6. Tuck

      13 stories about the disasters men and women visit on each other. soooo sad, funny, snarky, irreverent. should have a WARNING label on front: do not crack this if you a. have no sense of humor b. already lost your heart in this self-same sewer and what's the point?! c. both or neither best read while listening to arab strap

    7. Rowena

      Weird little stories but they did grow on me in the end. The story about the man who was obsessed with his eczema is cringeworthy, to say the least.

    8. K.C. David

      This book has a collection of 13 short stories, all of which vary from alright to good. However, the short story No Bluebeard, which is also the longest of the 13, is absoluteley wonderful, and on its own in my opinion make this book worth purchasing.

    9. Alan

      "[]I closed my eyes and enjoyed walking on a grassy hilltop beside a tall, slender, beautiful young woman I had loved when I was fifty. Even in this dream I knew our love was in the past, that my virility was dead and that no beautiful woman would ever love me again. I told her this. She grew angry and called me selfish because I was only dreaming of her to cheer myself up. This was obviously true so I forgot her by staring at a hill on the far side of a valley[]"—"Wellbeing," p.167Let the par [...]

    10. Ele Munjeli

      This was the first book I've read by Gray. I can't remember where I stumbled on it, but someone mentioned he was a force in typography. I love it when authors use the medium and play with fonts or layout. The Ends of Our Tethers was mild in graphics, yet tastefully laid out. The stories are rather short, entirely set in Scotland, and converge on a point of realization or illumination, which is often of no more than futility. It is a book about the rather familiar and unpopular emotions of frustr [...]

    11. Jessica

      I read this shortly after reading and adoring Gray's short-story collection Unlikely Stories Mostly. The Ends of Our Tethers was published much more recently, and I really hope all of his writing hasn't gone down the tubes as much as this collection indicates, because this book is hardly worth mentioning. There were a couple of decent stories and a lot of really uninteresting ones. Definitely NOT the place to start if you want to read some Alasdair Gray.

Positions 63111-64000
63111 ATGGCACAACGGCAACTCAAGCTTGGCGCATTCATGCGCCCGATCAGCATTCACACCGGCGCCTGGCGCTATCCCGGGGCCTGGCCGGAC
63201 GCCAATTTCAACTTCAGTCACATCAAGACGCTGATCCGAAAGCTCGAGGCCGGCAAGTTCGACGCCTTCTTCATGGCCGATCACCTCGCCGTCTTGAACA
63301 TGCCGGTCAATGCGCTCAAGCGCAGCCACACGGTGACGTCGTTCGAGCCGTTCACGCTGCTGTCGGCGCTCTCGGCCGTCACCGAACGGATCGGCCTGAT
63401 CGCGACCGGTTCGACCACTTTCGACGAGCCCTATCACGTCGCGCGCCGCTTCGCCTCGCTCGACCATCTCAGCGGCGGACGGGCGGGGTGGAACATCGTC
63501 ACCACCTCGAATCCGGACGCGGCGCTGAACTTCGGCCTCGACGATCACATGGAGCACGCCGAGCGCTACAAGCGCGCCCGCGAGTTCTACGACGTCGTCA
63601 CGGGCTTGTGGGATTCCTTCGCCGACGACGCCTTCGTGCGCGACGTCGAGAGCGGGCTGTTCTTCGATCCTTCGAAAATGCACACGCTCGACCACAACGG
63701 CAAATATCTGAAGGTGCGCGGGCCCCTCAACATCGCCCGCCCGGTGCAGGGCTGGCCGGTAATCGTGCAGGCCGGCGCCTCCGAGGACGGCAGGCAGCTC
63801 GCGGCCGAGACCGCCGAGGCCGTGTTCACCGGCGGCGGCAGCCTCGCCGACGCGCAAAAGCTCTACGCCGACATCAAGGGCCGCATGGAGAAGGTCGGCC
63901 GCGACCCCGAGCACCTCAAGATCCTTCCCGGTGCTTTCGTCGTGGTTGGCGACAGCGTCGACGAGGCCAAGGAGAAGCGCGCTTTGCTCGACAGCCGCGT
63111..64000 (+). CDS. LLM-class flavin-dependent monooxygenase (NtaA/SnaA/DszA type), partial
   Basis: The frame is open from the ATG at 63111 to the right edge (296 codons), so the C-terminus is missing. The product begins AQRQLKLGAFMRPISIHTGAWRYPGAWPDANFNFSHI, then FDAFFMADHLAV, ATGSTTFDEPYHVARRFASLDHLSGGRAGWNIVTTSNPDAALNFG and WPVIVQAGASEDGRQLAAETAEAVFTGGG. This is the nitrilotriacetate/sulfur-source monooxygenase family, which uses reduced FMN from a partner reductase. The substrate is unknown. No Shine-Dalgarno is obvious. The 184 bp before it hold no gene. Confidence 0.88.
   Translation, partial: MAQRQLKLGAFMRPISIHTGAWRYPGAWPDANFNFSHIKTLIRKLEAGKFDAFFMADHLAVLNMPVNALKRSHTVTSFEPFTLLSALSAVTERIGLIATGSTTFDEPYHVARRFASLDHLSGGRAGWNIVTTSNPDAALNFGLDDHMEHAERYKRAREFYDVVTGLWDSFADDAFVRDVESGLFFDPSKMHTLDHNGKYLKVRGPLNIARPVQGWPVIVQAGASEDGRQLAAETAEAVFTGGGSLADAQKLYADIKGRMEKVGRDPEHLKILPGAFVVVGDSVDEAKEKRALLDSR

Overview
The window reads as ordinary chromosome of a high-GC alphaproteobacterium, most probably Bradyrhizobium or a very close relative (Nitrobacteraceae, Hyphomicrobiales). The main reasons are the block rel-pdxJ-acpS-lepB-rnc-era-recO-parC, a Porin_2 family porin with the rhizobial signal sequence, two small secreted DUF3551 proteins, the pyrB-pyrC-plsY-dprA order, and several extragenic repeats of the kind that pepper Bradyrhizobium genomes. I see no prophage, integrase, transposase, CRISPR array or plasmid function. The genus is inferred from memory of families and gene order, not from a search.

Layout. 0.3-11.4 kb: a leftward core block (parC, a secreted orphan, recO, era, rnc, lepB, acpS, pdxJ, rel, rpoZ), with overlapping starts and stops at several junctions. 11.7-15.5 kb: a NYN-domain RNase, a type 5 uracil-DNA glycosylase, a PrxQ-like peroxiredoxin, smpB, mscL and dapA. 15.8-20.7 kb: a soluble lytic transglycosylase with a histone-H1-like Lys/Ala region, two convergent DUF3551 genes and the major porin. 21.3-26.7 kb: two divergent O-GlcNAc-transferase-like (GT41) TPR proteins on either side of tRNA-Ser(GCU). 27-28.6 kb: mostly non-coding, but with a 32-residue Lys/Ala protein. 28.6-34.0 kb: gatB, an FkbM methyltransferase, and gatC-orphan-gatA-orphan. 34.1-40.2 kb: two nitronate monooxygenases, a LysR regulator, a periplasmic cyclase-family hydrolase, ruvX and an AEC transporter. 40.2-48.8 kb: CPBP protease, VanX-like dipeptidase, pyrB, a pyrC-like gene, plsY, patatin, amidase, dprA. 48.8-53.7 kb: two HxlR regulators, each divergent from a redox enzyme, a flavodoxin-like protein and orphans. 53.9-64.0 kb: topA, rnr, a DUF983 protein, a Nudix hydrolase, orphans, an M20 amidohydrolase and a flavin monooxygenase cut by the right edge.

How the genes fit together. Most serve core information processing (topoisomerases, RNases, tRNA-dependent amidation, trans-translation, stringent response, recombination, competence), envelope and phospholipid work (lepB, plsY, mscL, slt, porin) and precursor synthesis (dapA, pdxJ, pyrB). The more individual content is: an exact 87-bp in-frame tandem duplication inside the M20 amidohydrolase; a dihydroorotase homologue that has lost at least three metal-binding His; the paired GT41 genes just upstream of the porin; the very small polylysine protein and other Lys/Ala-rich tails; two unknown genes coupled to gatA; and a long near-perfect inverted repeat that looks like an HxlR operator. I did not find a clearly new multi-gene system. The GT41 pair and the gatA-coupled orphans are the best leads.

12. John

      This is a quirky collection of stories, at times it reminded me of the deadpan tall tale style of some of the Mark Twain stories I've read, but with more gritty urban working class ennui. The best stories, imo, were "Job's Skin Game", a lovingly glum story about a thrice married man with a skin ailment, and "Wellbeing", a wonderful quasi-fantasy story about a famous homeless man with a rich imagination.

    13. Dawn

      It has been a couple months since I've read this and I can't remember what I liked or disliked. I do recall that the stories were not my cup of tea and speed reading through almost all of them. Not the most helpful review, I know, but I think this was just a case of picking the wrong book for my tastes.

    14. Lucysnow1851

      Read this little book. It is so funny and brilliant and real. 13 short stories about how life can go wrong and yet it is still funny and unique. "Job's Skin Game" was my favorite, a story about a man who enjoys his eczema a little too much.

    15. Ewan Wilson

      some wonderful stories here. he has such an honest narrative style which I love. I wish he would keep going and producing stories forever. sometimes I want to meet him in his twenties and tell him to stop being such a pussy though.

    16. Mason

      The short stories vary from too short to just a little long. Some feel cast off, while others are truly poignant. One caution: that guy on the cover has no trousers. While this is a perfect waiting room book, I should have left the cover in the truck.

    17. Katherine

      I always really enjoy his writing - it's like nothing else I've read. I can't really say anything more intelligent than that. Also, I like the fact that he oversees the design of his books, down to the typesetting, and I believe he does the illustrations (!) as well.